- Mobile banking was already the most popular method for American consumers to interact with their bank accounts before the COVID-19 pandemic struck. But since March 2020, the proportion of customers using mobile platforms has jumped 11 percentage points, the American Bankers Association (ABA) found Monday in a survey conducted by Morning Consult.
- The proportion of customers for whom in-branch visits were the top option for banking fell by the same margin — 11 percentage points — in the same time frame, the survey found. About 10% of users preferred to visit a brick-and-mortar location post-COVID, compared with 21% before, according to the ABA.
- Online banking with a laptop or personal computer ranked second both pre- and post-COVID, with 24% of respondents preferring that method before the pandemic, and 26% since, according to the survey.
The ABA survey found 33% of bank customers said mobile apps were their preferred banking channel before the pandemic pandemic, compared with 44% since.
“Digital banking was on the rise long before COVID-19, but the growth in mobile app use accelerated as the pandemic made in-person banking more challenging,” Rob Morgan, the ABA’s senior vice president of innovation strategy, said in a press release. “Today’s banking apps are extremely sophisticated, and this survey shows that many consumers who try them quickly make mobile their banking method of choice.”
Banks have poured resources into their mobile apps. Wells Fargo is planning to roll out a revamped app next year, followed by a virtual assistant.
Over the past year, JPMorgan Chase has reported 10.2% user growth among active mobile users over the past year. For Wells, that figure is 4.2%, while Bank of America reported a 6.2% increase, according to CNBC. Customer interactions through Bank of America’s virtual assistant, Erica, have tripled in the past year to 104.6 million, the Charlotte, North Carolina-based bank reported in its earnings this month.
The ABA/Morning Consult research found spotlighted differences in banking activity across several generations.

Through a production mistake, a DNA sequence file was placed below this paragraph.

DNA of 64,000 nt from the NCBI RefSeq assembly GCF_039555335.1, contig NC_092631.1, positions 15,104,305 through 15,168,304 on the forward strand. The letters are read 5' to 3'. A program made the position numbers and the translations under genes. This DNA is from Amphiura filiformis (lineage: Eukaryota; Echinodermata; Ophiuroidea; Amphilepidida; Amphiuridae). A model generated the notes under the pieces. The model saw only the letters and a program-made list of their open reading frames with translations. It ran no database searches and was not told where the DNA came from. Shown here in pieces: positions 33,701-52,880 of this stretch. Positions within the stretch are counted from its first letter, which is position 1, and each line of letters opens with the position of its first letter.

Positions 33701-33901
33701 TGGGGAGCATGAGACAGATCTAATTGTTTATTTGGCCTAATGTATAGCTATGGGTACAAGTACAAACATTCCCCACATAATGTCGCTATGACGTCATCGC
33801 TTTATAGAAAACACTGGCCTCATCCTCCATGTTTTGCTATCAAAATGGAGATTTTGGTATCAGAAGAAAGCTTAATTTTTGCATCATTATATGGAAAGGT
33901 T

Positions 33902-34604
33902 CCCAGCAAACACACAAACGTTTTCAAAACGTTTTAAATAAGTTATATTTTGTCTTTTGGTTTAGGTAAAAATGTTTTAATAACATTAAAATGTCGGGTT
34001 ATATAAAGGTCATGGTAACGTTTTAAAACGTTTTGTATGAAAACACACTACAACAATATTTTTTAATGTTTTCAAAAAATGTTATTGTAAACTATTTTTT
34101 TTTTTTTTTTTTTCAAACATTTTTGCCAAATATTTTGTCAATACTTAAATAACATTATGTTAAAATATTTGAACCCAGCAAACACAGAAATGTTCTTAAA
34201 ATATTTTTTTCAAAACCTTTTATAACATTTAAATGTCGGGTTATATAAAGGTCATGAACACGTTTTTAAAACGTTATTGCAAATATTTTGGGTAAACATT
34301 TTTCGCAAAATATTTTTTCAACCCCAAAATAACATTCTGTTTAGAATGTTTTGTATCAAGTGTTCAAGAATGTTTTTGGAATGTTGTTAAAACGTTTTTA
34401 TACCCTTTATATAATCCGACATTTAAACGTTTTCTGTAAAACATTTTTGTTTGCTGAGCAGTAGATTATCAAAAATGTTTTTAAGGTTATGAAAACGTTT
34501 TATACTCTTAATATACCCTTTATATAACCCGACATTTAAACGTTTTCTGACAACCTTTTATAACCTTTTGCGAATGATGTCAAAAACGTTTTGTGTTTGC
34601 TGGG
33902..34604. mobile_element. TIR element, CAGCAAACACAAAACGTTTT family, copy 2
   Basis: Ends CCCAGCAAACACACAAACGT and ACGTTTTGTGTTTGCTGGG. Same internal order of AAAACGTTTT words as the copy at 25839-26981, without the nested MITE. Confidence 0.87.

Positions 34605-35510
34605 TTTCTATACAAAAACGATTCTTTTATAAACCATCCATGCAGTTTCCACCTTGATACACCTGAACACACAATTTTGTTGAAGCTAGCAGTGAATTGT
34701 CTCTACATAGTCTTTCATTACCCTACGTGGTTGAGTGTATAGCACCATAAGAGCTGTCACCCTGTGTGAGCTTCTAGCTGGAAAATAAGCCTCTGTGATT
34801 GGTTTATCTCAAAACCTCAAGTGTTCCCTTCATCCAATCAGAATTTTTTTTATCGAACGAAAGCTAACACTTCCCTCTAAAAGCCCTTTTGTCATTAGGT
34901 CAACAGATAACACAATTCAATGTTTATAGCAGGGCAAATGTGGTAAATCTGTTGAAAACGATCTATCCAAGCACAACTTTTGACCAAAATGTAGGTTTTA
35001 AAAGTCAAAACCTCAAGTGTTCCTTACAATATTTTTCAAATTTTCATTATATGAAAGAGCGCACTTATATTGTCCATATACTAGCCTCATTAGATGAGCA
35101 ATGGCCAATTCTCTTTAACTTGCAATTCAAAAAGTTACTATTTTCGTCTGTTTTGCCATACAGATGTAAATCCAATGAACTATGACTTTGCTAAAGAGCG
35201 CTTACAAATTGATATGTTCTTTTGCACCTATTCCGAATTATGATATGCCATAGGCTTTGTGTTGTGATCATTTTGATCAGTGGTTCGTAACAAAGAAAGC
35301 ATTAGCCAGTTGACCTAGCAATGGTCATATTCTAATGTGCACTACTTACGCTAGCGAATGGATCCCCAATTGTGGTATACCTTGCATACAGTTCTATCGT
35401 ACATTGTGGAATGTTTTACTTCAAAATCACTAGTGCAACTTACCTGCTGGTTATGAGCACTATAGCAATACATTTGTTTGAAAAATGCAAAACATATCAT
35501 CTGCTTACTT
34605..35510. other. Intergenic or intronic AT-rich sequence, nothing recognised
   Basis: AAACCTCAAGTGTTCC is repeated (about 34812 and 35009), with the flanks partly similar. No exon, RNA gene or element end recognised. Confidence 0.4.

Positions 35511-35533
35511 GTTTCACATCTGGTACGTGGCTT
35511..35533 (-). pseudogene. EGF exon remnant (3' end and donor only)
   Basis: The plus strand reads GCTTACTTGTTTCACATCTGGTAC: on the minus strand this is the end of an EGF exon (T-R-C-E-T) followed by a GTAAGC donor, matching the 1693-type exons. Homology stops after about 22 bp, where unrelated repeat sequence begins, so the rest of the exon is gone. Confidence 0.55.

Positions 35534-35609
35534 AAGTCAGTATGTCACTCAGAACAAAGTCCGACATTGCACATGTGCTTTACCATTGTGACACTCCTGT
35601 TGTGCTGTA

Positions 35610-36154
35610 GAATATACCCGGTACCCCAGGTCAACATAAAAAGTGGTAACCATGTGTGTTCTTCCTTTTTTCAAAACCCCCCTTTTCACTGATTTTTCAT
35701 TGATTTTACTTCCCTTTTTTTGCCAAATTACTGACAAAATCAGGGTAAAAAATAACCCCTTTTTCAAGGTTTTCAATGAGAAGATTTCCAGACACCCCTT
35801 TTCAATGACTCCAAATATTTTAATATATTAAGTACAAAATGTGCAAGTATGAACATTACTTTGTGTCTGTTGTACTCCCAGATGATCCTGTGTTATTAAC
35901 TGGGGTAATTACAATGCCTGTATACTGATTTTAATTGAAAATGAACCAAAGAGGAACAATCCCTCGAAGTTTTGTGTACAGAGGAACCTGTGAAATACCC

Mobile banking was the clear favorite method for Gen Z, millennials and Gen X in 2021, garnering 56%, 55% and 51% of the vote, respectively. For each of these three generations the runner-up was online banking, which is favored by 14% of Gen Z, 15% of millennials and 21% of Gen X.
Baby boomers were the only generation in the study that did not favor mobile banking, instead choosing most often to bank on the computer. Amid the pandemic, 38% of baby boomers prefer to bank online, while 29% opt for mobile banking.
However, mobile banking still jumped by 9 percentage points among the cohort of Americans born between 1946 and 1964. One in five baby boomers (20%) preferred to use mobile banking at the start of the pandemic.
Branch banking is on the downtrend across all generations. And banks are likewise trimming their brick-and-mortar footprint. Banks closed 3,164 branches but opened 1,500 others in fiscal 2019 for a net loss of 1,664, according to a report by commercial real estate company JLL. Net branch closures in 2020 increased to 2,284, The Financial Brand reported in March, citing S&P Global data.
Research released by NerdWallet in August found that Google search volume for the term “mobile banking” reached a zenith in April 2020, when many Americans were looking for somewhere digital to store their first coronavirus stimulus check.
The NerdWallet study found a surge in search traffic for fintechs like Chime, Green Dot, Venmo and Square's Cash App, while search volume for legacy institutions like Bank of America, Wells Fargo and Citi declined.
“Interest in mobile banking and mobile-first financial providers was bound to increase over time,” said Chanelle Bessette, a NerdWallet banking specialist. “The pandemic just encouraged people to reevaluate their money management much faster than they otherwise might have."
For the survey, Morning Consult polled 2,201 American adults in digital interviews between Oct. 1 and Oct. 5.